In light of continued progress and improved COVID-19 metrics reported by the NCDHHS, we are now providing patients with the opportunity to be seen face to face. The option for virtual services remains; however, initial and annual assessments/evaluations must be provided in the clinic. Please note, face coverings are required for all in-clinic services and CDC guidelines must be adhered.
WE ARE CURRENTLY EXPERIENCING PHONE ISSUES WHEN CALLS ARE COMING FROM REGULAR (LANDLINE) PHONES. IF YOU CANNOT GET THROUGH TO OUR OFFICE, PLEASE TRY CALLING USING A CELL PHONE, THANK YOU
If you are living with or have had a mental illness, at some point in your life you have been told that it is your fault that you are sick. You have been called names. Hurtful, painful names that you have carried along with the guilt, shame, and anxiety you already feel because of your illness. When society doesn’t understand something, they automatically cast judgment and often associate negative labels to describe something they can’t relate to. Sadly, this creates a stigma that ultimately adds to the daily struggles of living with a mental illness. It makes it difficult for those that are suffering quietly inside to actually speak up. Ultimately, the stigma is slowly suffocating people that desperately need help. People that are affected by mental illness need to know that they CAN get better, that recovery IS possible and that they are not alone. In order for us to break this barrier, we have to BREAK THE STIGMA.
It is the responsibility of our society to start this conversation. Our communities need to raise their voices against the stigma and change the way this sad story ends. When people begin openly sharing their stories, their struggles, and their recoveries when talking about mental illness, the power of that stigma will begin to weaken, empowering more people to embrace the idea of recovery.
If you have ever had a mental health disorder talk about it. Oftentimes just sharing your own story can empower someone that may feel hopeless and lost. Be bold. Be proud of your recovery and help others find their own path to overcoming their mental illness.
If you have ever loved someone with a mental illness, tell people what that was like. Share with others the things you found that helped your loved ones and even share the things that did not. While everyone is different, knowing that you tried and that you understand what that is like could give someone the courage to speak to their own loved one that is struggling.
Using mental health conditions as adjectives only adds to the negative labels that go along with the illness. We often don’t realize the pain we cause when we refer to someone as “crazy” or “psycho” when they do, in fact, suffer from a mental disorder. It would be equivalent to making fun of someone that was dying from cancer or heart disease. They have an illness that requires treatment, too. Please don’t treat mental illness any different than a physical illness.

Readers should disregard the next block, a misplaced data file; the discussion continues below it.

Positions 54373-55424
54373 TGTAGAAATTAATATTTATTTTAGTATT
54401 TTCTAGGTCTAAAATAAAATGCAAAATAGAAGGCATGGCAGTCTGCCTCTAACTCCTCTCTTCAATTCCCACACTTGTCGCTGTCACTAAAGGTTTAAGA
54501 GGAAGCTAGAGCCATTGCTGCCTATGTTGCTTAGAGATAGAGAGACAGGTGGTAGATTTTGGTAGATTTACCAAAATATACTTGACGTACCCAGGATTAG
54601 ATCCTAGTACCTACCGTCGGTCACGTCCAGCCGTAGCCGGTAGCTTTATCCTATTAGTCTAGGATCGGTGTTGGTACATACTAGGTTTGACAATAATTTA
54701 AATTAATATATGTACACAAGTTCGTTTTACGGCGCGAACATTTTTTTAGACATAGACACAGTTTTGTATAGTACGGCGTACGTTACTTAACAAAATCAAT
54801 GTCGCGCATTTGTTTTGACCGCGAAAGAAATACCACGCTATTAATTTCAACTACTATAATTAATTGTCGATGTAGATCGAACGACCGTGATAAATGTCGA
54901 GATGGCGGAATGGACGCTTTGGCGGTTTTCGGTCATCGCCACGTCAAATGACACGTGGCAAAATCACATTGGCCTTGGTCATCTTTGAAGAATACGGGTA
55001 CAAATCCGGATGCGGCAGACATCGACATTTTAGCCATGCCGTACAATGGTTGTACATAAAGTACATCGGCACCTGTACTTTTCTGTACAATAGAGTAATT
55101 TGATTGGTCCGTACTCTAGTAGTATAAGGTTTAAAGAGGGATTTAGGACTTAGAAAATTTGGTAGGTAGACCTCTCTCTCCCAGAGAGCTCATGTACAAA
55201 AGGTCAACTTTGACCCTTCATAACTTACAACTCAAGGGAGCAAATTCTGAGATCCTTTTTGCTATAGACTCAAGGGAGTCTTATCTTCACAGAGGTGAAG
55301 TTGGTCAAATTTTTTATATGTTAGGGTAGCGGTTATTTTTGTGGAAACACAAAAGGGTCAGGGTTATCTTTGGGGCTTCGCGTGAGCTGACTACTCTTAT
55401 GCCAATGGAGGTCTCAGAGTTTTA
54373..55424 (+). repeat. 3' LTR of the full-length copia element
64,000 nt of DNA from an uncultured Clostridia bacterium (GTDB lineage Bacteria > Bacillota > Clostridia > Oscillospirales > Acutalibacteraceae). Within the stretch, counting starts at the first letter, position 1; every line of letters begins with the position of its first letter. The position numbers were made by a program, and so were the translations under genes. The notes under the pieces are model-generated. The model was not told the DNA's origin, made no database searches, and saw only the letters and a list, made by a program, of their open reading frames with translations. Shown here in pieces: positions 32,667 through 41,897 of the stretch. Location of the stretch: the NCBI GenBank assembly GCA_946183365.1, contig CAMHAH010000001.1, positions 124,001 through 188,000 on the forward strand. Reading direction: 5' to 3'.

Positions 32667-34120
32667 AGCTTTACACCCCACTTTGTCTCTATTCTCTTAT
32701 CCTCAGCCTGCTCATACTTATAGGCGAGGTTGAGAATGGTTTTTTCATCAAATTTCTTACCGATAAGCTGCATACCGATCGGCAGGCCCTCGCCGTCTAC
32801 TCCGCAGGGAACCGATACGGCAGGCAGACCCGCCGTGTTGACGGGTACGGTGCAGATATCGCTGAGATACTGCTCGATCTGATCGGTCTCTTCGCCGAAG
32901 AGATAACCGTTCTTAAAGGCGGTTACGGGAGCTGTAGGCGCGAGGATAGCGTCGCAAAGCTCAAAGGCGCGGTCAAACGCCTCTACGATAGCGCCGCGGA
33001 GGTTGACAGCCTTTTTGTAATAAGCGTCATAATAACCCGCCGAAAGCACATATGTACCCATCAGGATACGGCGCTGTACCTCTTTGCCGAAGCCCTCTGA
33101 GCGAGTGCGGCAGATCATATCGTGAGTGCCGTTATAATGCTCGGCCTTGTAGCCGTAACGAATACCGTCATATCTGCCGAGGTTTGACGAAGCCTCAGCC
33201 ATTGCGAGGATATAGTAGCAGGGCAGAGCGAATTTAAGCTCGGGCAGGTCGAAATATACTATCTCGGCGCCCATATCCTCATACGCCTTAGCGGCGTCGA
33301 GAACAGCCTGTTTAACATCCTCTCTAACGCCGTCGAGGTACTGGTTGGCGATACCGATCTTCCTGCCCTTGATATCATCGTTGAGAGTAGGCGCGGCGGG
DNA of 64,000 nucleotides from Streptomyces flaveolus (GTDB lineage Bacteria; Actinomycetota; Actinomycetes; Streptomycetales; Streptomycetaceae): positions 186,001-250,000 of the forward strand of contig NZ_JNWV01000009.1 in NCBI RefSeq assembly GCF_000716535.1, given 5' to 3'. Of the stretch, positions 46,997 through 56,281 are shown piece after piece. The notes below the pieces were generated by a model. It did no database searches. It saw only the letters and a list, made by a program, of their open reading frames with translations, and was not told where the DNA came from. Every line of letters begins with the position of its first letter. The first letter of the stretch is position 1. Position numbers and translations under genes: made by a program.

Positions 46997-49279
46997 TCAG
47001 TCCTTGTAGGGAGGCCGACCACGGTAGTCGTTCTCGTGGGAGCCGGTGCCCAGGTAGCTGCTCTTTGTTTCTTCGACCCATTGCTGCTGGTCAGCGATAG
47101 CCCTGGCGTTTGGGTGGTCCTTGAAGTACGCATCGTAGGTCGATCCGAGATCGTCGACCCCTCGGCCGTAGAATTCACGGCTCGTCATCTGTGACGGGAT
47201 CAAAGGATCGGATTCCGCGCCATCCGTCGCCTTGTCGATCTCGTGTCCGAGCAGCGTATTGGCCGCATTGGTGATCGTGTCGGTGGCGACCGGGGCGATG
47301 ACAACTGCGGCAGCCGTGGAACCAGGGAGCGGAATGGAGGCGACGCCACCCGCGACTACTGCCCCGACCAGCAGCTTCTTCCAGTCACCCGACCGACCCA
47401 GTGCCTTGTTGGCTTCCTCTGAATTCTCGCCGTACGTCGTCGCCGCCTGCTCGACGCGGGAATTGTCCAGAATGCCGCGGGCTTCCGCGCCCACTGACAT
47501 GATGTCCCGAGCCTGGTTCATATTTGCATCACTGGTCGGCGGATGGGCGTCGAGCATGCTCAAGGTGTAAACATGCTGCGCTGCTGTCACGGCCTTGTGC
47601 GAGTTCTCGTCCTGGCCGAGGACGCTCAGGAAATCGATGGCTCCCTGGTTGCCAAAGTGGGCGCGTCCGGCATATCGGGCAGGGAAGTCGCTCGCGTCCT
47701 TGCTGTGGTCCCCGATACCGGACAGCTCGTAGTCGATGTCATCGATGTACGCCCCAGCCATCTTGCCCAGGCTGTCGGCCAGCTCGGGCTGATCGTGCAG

If you suspect someone is suffering from a mental illness, reach out to them, even if it is a simple “Good morning. How are you feeling today?” Many of our society’s homeless population are also struggling with mental illness. Take the time to look them in the eye and start a conversation. Make them feel human. Ask them their story and let them share it with you.
Think of overcoming a mental illness just as you would when someone beats cancer or survives a bad accident. Talk about the strength it takes to get better and how much that empowers you when you reach the day that you can say that you are comfortable being you and proud of the life you live. Having a mental disorder is not a sign of weakness, it’s a sign of illness. Overcoming that takes a strong and determined person, but we are all capable of finding the light within ourselves.
People share their favorite pediatricians, their dentists, their eye doctors and their family doctors with friends every day. Talk about how wonderful your therapist was or your favorite support group and why you would recommend them. Not only do they deserve to be recognized for their expertise, but it could be the one recommendation that someone was afraid to ask for.
The time has come for us all to be courageous for those that might not feel so brave today. Our collective voices of hope, recovery, and strength can help us Break the Stigma of mental illness. Together, we can change the conversation. By reaching out, we can help someone take the first step in recovery and begin on the path towards and healthy and happy life.